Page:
The Brookings City Council decided Monday afternoon to more vigorously enforce an ordinance that bans signs — garage sales, lost pets, upcoming events and others — taped to light poles throughout town.
The tape used to hold them down — often duct tape, to combat high winds — leaves behind a sticky residue, and in some cases, wire chips paint from the poles.
“This weekend alone, signs were staked up in the park, there were garage sale signs, tarp and tool signs, art festival signs — including one that covered an entire park bench,” said City Manager Gary Milliman. “There was quite a proliferation of signs on public property. There was even signs on — ON — stop signs.”
The Brookings Municipal Code prohibits signs from being attached to almost anything — including utility poles, light poles, public structures, trees, fire hydrants, bridges, curbs and — on public property.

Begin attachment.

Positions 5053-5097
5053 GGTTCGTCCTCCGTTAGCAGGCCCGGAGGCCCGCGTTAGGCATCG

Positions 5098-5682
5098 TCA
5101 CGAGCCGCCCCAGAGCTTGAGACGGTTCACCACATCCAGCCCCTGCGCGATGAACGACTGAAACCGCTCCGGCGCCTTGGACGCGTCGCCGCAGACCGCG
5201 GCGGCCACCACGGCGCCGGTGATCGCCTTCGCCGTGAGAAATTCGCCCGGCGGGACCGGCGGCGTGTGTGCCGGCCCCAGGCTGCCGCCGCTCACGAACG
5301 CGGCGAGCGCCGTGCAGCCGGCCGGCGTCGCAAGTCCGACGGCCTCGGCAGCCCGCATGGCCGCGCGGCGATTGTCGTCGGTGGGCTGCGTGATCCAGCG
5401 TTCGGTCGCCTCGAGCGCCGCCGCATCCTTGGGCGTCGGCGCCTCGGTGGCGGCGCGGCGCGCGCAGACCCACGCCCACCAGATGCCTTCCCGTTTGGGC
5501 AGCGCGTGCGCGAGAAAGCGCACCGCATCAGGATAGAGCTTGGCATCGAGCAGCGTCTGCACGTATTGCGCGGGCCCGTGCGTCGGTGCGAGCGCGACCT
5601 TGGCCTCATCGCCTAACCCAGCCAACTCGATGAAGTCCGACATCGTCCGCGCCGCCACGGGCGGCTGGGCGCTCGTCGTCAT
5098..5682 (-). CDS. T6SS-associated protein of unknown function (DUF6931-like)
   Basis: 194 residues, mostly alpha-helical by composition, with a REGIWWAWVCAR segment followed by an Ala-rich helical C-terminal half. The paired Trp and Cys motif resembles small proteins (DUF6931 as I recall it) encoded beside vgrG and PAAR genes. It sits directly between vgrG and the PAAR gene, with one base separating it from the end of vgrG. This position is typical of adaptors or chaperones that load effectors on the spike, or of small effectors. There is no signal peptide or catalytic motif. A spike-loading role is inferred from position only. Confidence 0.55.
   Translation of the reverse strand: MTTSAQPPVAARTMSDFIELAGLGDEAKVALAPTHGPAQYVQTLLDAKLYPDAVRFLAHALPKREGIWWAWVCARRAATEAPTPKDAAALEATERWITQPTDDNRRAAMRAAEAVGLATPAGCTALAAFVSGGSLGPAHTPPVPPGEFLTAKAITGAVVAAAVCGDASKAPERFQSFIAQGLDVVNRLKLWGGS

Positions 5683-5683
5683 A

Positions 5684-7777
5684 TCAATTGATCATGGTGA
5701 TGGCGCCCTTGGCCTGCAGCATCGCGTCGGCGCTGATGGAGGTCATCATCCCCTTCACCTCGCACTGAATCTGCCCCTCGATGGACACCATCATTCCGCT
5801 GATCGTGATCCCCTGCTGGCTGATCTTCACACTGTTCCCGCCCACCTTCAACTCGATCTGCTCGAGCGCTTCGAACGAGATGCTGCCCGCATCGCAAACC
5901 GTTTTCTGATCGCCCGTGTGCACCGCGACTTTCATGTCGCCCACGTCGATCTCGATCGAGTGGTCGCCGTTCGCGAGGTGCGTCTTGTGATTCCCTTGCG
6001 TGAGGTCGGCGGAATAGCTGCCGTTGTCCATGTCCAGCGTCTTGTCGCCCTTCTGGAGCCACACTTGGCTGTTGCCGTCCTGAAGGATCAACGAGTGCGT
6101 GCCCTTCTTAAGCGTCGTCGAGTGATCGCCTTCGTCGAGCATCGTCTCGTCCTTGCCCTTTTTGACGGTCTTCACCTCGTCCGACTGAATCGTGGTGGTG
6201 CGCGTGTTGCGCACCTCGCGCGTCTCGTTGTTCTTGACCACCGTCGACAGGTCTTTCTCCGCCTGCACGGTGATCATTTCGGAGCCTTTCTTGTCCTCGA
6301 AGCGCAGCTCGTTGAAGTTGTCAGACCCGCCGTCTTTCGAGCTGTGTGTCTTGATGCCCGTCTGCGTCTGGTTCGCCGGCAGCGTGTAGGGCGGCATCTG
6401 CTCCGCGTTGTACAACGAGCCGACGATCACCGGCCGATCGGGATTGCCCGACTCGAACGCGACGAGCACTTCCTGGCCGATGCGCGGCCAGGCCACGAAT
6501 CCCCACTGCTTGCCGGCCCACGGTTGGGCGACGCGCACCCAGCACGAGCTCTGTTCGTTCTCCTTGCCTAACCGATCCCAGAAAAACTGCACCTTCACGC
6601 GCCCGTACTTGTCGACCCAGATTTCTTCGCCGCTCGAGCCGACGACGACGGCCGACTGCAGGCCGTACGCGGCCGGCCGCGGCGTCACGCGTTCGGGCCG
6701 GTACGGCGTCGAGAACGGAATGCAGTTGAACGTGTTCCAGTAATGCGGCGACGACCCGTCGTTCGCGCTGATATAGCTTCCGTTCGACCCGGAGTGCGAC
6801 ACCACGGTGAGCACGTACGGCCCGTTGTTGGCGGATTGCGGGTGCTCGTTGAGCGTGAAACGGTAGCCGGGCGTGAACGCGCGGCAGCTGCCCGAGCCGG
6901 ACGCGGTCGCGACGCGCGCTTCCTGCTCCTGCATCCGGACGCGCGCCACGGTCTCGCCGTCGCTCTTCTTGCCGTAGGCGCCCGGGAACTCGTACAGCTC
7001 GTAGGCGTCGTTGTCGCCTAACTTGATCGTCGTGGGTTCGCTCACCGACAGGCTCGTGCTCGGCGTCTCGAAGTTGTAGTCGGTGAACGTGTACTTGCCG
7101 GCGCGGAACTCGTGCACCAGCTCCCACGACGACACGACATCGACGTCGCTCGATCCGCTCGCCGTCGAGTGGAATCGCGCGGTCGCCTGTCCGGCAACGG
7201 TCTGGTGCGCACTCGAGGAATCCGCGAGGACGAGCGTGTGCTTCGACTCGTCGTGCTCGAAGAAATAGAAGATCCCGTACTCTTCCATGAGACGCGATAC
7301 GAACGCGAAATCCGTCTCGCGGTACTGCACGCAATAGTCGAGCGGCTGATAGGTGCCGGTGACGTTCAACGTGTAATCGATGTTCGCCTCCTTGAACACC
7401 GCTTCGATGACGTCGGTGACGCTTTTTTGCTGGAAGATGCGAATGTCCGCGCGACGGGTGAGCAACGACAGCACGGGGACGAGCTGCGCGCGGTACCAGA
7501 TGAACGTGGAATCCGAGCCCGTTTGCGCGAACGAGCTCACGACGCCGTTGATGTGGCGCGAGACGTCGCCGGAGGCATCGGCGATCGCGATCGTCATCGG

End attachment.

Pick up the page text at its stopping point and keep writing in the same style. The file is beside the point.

The maximum penalty that could be assessed is $750, but the actual fine is determined by a judge.
“Taping or wiring signs to the green light poles downtown can damage the poles, and we are currently obtaining estimates for repainting several of the poles that have damaged paint or layers of residual adhesive tape,” Milliman said.
Brookings police won’t have far to look on Saturday mornings to find out who taped garage sale signs to the posts.
Beginning next week city staff will collect such signs found along Chetco Avenue attached to poles, trees, street furniture, or those located in Bankus Park on Highway 101 between Ross Road and Ray’s Market driveway and try to identify the owner. They will then be advised of the ordinance.
“We recognize that garage and yard sales are a popular activity in our community,” Milliman said. “We encourage residents to find other ways to advertise their sales, including advertising in the local newspaper, or arranging with private property owners to allow posting of signs.”
But, council noted, at this point, it’s more important to remind people of the ordinance, rather than hunt down garage salers and anxious owners of missing pets. Milliman added that the “Tool and Tarp Sale” sign seen posted on a sandwich board all summer is on private property and legal.
Others wishing to post their signs can do so on private property with permission from the owner, Milliman said.